Financials and Valuation:
The company has cash and cash equivalents of $193.2M. It also has various available-for-sale investments in commercial paper, corporate bonds, securities and treasury bonds, which total $110M. The cash, cash equivalents and other investments are enough to last 2018.
The enterprise discounted cash flow valuation model can be downloaded here. In this model, we provide the valuation for the product candidates licensed by Nestlé Health in CDI and IBD (risk-adjusted for probabilities). We forecasted peak market share for SER-109 in recurrent CDI=80% (probability-80%) and similar statistics for SER-262 after first episode of CDI. We expect SER-262 to be another key revenue driver due to the high prevalence of primary CDI. We forecasted peak market penetration of 10% for SER-287 in ulcerative colitis (30% probability) and 5% peak market penetration in IBD for SER-301 (10% probability). These statistics are for both North America and Europe. Royalties from Nestlé Health were modeled as 8 to 18% range. Peak revenue for Seres Therapeutics from these 4 product candidates in the North America and Europe was forecasted = $913.9M in 2033 at patent expiry. The weighted cost of capital (WACC)=10% was used for first 5 years and then decreased to 8% in line with mature pharmaceuticals. McKinsey's NOPLAT method was used to calculate the terminal operating value. The operating value of these assets was forecasted as $812M using these inputs.
Using these inputs, our enterprise DCF model estimated the fair value per common share for these 4 product candidates (North America and Europe revenues)= $30.82. Operating tax loss carry-forwards of about $102M and fair value of employee stock options was adjusted while calculating the equity value.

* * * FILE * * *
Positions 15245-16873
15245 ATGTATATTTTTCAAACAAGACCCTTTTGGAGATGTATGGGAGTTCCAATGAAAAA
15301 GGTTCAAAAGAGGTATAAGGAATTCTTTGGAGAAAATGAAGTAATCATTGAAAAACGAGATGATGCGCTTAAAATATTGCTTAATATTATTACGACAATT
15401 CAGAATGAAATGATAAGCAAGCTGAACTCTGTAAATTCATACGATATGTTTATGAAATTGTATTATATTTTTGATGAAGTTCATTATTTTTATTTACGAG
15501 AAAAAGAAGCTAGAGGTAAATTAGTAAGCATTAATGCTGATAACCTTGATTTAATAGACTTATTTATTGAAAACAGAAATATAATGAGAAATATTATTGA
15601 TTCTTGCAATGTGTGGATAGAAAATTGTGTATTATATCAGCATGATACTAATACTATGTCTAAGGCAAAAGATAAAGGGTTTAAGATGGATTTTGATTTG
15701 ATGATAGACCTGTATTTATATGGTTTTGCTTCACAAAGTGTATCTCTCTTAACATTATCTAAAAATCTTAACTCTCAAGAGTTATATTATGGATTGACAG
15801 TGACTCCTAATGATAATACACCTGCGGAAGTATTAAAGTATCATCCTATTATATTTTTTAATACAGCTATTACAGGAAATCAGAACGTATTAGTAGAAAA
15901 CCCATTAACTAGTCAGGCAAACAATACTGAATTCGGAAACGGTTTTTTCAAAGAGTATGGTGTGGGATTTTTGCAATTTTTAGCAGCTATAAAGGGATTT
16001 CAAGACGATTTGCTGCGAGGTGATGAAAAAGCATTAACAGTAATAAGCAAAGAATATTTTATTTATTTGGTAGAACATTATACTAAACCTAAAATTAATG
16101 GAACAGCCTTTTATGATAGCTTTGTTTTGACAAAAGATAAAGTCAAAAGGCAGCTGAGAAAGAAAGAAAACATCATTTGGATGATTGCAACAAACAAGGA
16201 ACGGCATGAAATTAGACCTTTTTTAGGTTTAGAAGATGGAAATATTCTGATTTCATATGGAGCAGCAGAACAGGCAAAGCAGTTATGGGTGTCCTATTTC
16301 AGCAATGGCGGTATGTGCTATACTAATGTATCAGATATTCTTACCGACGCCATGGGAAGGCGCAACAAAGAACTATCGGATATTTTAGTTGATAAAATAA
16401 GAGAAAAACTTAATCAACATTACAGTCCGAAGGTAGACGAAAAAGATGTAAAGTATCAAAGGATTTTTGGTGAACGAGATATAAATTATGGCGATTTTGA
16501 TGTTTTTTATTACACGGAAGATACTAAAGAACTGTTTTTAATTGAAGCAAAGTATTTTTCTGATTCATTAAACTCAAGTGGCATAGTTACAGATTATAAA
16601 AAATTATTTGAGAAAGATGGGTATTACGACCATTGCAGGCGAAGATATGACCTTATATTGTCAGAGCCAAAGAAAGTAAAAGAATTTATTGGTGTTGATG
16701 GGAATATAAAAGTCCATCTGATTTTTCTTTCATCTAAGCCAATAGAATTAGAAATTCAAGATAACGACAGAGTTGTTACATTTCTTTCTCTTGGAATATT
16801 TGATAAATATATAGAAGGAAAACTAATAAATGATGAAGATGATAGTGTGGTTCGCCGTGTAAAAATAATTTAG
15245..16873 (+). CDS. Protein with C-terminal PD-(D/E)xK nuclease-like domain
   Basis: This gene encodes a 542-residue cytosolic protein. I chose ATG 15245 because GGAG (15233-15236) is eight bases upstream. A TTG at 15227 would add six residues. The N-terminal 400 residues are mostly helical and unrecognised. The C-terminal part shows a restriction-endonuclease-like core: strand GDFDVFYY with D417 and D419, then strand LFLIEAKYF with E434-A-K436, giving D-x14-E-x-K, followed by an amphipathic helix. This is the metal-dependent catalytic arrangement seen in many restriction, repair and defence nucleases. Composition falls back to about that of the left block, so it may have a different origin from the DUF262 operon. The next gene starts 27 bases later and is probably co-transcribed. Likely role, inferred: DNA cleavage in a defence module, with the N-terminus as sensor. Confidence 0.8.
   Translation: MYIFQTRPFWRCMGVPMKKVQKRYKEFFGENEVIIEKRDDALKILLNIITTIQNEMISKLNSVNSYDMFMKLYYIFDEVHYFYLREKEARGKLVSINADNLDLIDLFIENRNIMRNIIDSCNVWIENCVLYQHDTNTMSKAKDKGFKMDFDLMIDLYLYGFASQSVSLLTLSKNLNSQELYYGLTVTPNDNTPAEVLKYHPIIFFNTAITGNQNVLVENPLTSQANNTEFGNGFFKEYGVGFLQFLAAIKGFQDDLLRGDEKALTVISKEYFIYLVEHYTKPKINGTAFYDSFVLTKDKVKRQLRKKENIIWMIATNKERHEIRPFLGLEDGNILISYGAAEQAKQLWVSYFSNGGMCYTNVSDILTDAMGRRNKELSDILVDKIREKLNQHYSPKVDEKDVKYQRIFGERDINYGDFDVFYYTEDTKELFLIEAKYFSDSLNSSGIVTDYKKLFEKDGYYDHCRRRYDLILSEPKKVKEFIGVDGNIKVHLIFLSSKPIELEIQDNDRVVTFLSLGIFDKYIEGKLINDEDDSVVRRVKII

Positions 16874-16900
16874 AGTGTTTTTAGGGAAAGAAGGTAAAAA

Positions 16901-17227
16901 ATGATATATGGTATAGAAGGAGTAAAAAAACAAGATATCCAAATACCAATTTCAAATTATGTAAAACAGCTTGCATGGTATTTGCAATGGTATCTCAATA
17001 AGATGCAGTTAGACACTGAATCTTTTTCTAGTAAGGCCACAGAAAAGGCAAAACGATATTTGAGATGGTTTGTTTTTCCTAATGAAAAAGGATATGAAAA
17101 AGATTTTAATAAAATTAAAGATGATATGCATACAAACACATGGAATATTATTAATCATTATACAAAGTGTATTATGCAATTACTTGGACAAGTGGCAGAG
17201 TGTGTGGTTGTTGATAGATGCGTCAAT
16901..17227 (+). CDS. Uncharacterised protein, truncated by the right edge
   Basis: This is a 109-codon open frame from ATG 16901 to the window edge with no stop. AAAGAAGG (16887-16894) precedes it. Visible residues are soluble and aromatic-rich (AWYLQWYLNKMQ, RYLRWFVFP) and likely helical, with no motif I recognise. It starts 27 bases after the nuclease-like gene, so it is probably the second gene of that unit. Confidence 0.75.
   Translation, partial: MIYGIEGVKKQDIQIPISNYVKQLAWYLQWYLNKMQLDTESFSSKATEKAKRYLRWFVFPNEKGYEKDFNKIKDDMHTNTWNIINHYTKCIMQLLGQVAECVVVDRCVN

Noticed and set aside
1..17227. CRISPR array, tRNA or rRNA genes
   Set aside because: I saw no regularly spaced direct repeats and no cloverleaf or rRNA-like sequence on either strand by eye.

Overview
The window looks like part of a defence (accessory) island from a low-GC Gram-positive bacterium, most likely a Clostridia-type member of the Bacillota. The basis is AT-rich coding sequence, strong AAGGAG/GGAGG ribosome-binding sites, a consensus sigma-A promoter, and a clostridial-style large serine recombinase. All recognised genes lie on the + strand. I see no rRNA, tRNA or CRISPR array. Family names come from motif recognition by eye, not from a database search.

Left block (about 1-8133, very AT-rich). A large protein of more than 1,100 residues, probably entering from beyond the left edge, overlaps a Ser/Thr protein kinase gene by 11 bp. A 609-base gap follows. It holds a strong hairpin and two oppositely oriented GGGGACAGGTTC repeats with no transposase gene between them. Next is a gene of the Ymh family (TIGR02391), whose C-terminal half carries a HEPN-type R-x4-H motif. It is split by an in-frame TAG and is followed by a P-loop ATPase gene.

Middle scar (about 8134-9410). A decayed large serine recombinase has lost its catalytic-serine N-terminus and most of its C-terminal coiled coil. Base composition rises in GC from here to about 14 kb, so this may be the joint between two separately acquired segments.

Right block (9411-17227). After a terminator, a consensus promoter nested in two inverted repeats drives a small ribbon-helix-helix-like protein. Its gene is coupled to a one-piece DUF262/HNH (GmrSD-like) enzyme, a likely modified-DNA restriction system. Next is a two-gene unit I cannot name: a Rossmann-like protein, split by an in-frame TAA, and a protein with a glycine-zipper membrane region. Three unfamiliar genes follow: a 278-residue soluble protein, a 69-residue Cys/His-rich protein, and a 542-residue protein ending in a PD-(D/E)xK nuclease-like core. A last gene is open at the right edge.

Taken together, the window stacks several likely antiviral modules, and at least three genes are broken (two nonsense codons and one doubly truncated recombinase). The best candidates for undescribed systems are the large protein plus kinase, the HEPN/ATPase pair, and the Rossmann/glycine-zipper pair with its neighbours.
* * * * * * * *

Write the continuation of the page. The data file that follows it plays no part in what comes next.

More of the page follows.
The stock was trading as low as $23.37 on 5/12/16 before the run-up to its current price in anticipation of the positive results from the phase 2 trial of SER-109 in recurrent CDI. This gives us the confidence in our valuation at $30.82/share for these 4 assets. While the stock price has exceeded our estimated fair value, our model does not include the future revenue from other potential 'moonshot' indications like NASH, rare genetic metabolic diseases and immuno-oncology, as well as potential revenue from CDI and IBD treatment outside North America and Europe. The company's collaborations with major academic centers to develop products in these moonshot indications give us confidence to give a long-term Buy rating to this company. In addition, the company also has a first-mover advantage in developing human microbiome therapies in some of these clinical conditions.
Near-term catalysts: Results of the phase 2 trial of SER-109 to prevent recurrent CDI are expected within next few weeks.
Risks in Investment:
The risks in investing in this company are similar to those with any other emerging pharmaceutical company without significant operating revenues. There is no guarantee that the clinical trials of its products will succeed or the FDA will approve these products. The products may fail to be widely adapted by prescribing clinicians or adequately reimbursed by healthcare insurers. Unexpected side effects may be seen. The company may not find partners to commercialize its developmental products. Various non-standardized microbiome products and competing products from other companies might limit the market share achieved by the company's products. The stock price has seen recent run-up in anticipation of successful phase 2 results of SER 109 in recurrent CDI, and might retrace significantly even after successful results.
In conclusion, we are adding the common share of Seres Therapeutics to our model portfolio at an average price of $34.30 and plan to hold our shares long-term. A suggested allocation is 1% of the portfolio capital. The company's products will standardize the rapidly growing therapeutic area of human microbiome, and it could even be an acquisition candidate.
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Disclosure: I am/we are long MCRB.
I wrote this article myself, and it expresses my own opinions. I am not receiving compensation for it (other than from Seeking Alpha). I have no business relationship with any company whose stock is mentioned in this article.
Additional disclosure: This article represents my own opinion and is not a substitute for professional investment advice. It does not represent solicitation to buy or sell any security. Investors should do their own research and consult their financial advisor before making any investment.